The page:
The thing is, at no point do they clearly state other human beings will be listening. And the problems don’t stop there. False triggers can activate personal assistant software, making the recording of private conversations more likely. In the case of Apple Watch, Siri is activated when you raise your wrist. After the brouhaha that resulted when this practice came to light, all the companies have either ceased the practice or clearly provided an opt-out. Still, doesn’t exactly instill you with confidence that tech companies respect your privacy, does it?
Exactly. They’re totally spying. I’ve even seen targeted ads from phone listening in action on the news!
There have been some pretty convincing cases of ads seemingly targeted as a result of spoken phrases covered in the media. One of the most famous Facebook listening incidents occurred when University of South Florida professor Kelli Burn appeared on a local news program. “I’m really interested in going on an African safari,” she said with her phone in her hand. “I think it’d be wonderful to ride in one of those jeeps.” She waited for a beat then checked her Facebook feed. Right on the top was a post from a friend about an African safari she had been on and a bit lower, an ad for Volkswagen.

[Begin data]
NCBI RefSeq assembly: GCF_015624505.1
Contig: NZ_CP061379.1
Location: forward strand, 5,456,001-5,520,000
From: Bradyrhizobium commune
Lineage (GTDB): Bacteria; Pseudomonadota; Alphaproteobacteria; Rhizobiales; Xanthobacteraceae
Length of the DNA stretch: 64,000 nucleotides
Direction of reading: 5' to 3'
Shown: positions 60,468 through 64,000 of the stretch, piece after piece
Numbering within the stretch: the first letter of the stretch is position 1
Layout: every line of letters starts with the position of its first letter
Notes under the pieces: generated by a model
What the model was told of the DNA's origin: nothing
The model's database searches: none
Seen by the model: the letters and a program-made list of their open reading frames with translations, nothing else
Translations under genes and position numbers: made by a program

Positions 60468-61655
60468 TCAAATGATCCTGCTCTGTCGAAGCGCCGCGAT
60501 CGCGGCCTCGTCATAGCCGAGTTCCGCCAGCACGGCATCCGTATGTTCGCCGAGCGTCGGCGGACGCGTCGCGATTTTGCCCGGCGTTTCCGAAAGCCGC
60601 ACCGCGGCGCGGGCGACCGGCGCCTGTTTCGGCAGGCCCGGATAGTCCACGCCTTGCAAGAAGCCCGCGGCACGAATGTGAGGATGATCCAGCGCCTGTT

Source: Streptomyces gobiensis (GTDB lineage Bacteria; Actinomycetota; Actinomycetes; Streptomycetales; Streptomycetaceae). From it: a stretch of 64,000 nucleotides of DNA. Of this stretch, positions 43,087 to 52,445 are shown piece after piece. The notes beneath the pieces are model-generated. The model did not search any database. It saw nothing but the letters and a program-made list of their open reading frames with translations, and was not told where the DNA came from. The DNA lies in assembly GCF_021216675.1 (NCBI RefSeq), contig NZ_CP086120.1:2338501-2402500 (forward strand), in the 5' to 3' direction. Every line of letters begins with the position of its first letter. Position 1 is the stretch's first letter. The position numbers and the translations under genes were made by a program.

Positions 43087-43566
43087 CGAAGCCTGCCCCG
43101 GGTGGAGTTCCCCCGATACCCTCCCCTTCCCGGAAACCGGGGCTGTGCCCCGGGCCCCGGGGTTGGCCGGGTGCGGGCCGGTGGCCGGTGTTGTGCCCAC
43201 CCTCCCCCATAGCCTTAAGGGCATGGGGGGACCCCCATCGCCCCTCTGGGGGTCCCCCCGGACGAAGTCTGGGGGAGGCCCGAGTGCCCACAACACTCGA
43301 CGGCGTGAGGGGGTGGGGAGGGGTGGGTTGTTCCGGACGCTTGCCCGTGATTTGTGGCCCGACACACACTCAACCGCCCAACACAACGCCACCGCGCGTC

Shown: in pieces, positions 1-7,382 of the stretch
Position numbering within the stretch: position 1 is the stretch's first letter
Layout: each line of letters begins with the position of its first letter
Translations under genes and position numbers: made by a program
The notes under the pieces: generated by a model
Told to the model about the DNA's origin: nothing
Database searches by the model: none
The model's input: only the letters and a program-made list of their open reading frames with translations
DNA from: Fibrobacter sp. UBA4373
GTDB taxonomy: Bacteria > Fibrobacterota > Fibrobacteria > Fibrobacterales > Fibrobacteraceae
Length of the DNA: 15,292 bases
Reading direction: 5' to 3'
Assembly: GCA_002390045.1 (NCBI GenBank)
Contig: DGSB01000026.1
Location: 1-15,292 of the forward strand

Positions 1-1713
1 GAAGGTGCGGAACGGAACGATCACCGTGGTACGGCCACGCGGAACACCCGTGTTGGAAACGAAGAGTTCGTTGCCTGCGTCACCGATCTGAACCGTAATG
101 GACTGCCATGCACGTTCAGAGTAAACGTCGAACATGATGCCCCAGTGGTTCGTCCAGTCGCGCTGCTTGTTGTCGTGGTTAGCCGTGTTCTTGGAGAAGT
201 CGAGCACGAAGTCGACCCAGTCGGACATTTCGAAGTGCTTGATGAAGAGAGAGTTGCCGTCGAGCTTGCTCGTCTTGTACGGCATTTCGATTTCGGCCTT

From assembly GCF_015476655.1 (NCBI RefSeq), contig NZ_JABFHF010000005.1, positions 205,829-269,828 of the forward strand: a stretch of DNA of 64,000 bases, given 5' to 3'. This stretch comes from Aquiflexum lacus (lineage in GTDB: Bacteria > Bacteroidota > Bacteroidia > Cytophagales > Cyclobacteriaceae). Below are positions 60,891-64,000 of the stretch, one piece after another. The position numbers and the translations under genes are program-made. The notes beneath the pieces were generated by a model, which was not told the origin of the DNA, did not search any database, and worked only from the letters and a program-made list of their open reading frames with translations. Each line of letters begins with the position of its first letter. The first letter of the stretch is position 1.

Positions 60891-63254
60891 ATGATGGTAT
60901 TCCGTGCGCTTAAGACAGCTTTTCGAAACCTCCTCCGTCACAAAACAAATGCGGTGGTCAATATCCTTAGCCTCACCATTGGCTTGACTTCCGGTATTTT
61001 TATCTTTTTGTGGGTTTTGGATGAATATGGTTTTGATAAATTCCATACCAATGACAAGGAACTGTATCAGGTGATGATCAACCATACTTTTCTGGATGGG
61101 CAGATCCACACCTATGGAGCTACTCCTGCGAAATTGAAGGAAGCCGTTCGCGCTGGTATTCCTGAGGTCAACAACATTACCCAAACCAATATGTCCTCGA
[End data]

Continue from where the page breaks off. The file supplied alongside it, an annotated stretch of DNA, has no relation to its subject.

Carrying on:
Meanwhile, the author of a Vice article that quickly went viral recounted an experiment where he said phrases including “I’m thinking about going back to uni” and “I need some cheap shirts for work.” He then reported being presented with ads for university courses and cheap clothing. Boom. There are multiple other instances that seem inexplicable unless our private conversations are being utilized. Proof positive, right?